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  Predicting early signs of dyslexia at a preliterate age by combining behavioral assessment with structural MRI

Kraft, I., Schreiber, J., Cafiero, R., Metere, R., Schaadt, G., Brauer, J., et al. (2016). Predicting early signs of dyslexia at a preliterate age by combining behavioral assessment with structural MRI. NeuroImage, 143, 378-386. doi:10.1016/j.neuroimage.2016.09.004.

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Item Permalink: http://hdl.handle.net/11858/00-001M-0000-002B-46F3-3 Version Permalink: http://hdl.handle.net/21.11116/0000-0003-1DD7-B
Genre: Journal Article

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 Creators:
Kraft, Indra1, Author              
Schreiber, Jan1, Author
Cafiero, Riccardo1, Author              
Metere, Riccardo2, Author              
Schaadt, Gesa1, 3, Author              
Brauer, Jens1, Author              
Neef, Nicole1, Author              
Müller, Bent4, Author
Kirsten, Holger4, 5, Author
Wilcke, Arndt4, Author
Boltze, Johannes4, 6, Author
Friederici, Angela D.1, Author              
Skeide, Michael A.1, Author              
Affiliations:
1Department Neuropsychology, MPI for Human Cognitive and Brain Sciences, Max Planck Society, ou_634551              
2Methods and Development Unit Nuclear Magnetic Resonance, MPI for Human Cognitive and Brain Sciences, Max Planck Society, Leipzig, DE, ou_634558              
3Department of Psychology, Humboldt University Berlin, Germany, ou_persistent22              
4Department of Cognitive Genetics, Fraunhofer Institute for Cell Therapy and Immunology, Leipzig, Germany, ou_persistent22              
5Institute for Medical Informatics, Statistics and Epidemiology (IMISE), University of Leipzig, Germany, ou_persistent22              
6Fraunhofer Institute for Marine Biotechnology, Lübeck, Germany, ou_persistent22              

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Free keywords: Developmental dyslexia; Arcuate fascicle; Aortical thickness; Quantitative T1; Diffusion-weighted imaging; Reading
 Abstract: Background Recent studies suggest that neurobiological anomalies are already detectable in pre-school children with a family history of developmental dyslexia (DD). However, there is a lack of longitudinal studies showing a direct link between those differences at a preliterate age and the subsequent literacy difficulties seen in school. It is also not clear whether the prediction of DD in pre-school children can be significantly improved when considering neurobiological predictors, compared to models based on behavioral literacy precursors only. Methods We recruited 53 pre-reading children either with (N = 25) or without a family risk of DD (N = 28). Quantitative T1 MNI data and literacy precursor abilities were assessed at kindergarten age. A subsample of 35 children was tested for literacy skills either one or two years later, that is, either in first or second grade. Results The group comparison of quantitative T1 measures revealed significantly higher T1 intensities in the left anterior arcuate fascicle (AF), suggesting reduced myelin concentration in preliterate children at risk of DD. A logistic regression showed that DD can be predicted significantly better (p = .024) when neuroanatomical differences between groups are used as predictors (80%) compared to a model based on behavioral predictors only (63%). The Wald statistic confirmed that the T1 intensity of the left AF is a statistically significant predictor of DD (p < .05). Conclusions Our longitudinal results provide evidence for the hypothesis that neuroanatomical anomalies in children with a family risk of DD are related to subsequent problems in acquiring literacy. Particularly, solid white matter organization in the left anterior arcuate fasciculus seems to play a pivotal role.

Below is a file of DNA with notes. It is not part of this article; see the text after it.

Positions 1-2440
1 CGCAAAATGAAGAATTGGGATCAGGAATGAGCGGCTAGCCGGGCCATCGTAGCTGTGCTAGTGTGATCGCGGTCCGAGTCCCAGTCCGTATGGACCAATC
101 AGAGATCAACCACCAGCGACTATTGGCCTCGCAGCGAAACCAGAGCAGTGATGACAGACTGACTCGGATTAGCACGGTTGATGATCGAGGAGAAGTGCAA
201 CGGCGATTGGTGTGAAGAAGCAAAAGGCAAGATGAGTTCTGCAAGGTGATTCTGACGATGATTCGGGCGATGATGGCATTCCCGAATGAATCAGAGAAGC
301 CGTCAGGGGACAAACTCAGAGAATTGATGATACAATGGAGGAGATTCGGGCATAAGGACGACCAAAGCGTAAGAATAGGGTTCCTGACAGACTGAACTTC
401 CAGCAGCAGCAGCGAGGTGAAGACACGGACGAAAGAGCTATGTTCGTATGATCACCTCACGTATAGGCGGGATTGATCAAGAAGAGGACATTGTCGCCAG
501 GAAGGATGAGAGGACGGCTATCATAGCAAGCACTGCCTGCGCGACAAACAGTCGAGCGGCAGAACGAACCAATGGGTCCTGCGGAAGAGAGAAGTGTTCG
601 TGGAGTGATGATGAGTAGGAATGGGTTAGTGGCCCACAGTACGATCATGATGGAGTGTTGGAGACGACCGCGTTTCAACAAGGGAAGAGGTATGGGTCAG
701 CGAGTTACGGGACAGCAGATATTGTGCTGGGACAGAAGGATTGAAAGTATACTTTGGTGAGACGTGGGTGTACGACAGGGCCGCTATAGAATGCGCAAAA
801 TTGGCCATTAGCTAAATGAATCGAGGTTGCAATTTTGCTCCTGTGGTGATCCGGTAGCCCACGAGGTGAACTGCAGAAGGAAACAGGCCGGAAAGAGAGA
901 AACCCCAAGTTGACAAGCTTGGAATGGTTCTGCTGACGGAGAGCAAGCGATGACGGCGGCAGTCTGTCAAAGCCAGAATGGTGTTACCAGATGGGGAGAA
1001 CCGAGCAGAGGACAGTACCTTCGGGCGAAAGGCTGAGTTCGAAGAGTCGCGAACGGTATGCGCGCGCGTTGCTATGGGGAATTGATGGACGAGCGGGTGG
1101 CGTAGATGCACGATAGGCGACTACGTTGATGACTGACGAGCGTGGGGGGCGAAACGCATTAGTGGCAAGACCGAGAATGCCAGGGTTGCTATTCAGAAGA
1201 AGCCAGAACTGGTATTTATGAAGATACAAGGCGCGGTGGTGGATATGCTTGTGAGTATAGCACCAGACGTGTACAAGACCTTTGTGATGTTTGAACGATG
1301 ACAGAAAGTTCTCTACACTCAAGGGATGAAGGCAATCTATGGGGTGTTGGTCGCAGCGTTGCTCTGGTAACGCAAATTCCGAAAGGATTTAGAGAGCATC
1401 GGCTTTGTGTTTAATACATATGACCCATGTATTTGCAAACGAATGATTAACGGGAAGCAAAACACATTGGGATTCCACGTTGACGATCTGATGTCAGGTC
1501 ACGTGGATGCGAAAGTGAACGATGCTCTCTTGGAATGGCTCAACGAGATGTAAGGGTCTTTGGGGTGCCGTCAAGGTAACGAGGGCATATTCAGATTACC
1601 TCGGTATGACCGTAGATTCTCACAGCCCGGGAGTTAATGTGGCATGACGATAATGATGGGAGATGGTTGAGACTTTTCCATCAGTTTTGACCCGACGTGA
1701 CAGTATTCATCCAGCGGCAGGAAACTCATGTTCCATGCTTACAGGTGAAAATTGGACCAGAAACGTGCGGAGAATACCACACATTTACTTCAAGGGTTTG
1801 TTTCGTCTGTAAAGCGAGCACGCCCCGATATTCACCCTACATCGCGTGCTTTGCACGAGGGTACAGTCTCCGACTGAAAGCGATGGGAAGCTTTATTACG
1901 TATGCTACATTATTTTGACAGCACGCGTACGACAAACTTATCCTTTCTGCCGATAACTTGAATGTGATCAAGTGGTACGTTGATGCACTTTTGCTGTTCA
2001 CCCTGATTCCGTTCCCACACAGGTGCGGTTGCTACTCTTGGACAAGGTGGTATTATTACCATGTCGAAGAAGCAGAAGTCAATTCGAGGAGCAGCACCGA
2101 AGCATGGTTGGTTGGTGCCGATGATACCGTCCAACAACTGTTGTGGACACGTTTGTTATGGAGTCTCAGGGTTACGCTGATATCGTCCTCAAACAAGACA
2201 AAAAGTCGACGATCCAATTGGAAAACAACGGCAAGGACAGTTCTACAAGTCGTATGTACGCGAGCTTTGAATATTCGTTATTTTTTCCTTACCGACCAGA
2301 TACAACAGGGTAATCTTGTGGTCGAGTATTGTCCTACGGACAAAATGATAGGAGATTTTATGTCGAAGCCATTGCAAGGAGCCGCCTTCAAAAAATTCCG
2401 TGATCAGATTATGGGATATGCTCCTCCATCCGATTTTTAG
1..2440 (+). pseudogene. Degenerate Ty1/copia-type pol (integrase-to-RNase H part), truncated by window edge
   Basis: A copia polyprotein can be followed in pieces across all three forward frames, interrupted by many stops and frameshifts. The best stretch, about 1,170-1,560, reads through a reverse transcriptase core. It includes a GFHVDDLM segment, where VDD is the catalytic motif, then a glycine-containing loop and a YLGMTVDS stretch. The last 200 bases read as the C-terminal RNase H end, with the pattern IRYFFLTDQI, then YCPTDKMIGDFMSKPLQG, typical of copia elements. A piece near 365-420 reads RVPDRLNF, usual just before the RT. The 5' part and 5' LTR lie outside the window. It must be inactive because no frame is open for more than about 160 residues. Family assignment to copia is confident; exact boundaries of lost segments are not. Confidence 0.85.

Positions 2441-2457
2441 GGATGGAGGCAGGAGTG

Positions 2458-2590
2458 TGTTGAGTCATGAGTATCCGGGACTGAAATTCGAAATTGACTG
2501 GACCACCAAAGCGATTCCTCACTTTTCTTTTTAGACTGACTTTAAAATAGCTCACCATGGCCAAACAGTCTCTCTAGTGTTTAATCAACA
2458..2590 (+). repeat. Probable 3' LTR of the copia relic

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Language(s): eng - English
 Dates: 2016-08-232016-04-052016-09-022016-09-052016-12
 Publication Status: Published in print
 Pages: -
 Publishing info: -
 Table of Contents: -
 Rev. Method: Peer
 Identifiers: DOI: 10.1016/j.neuroimage.2016.09.004
PMID: 27608602
Other: Epub 2016
 Degree: -

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Title: NeuroImage
Source Genre: Journal
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Publ. Info: Orlando, FL : Academic Press
Pages: - Volume / Issue: 143 Sequence Number: - Start / End Page: 378 - 386 Identifier: ISSN: 1053-8119
CoNE: /journals/resource/954922650166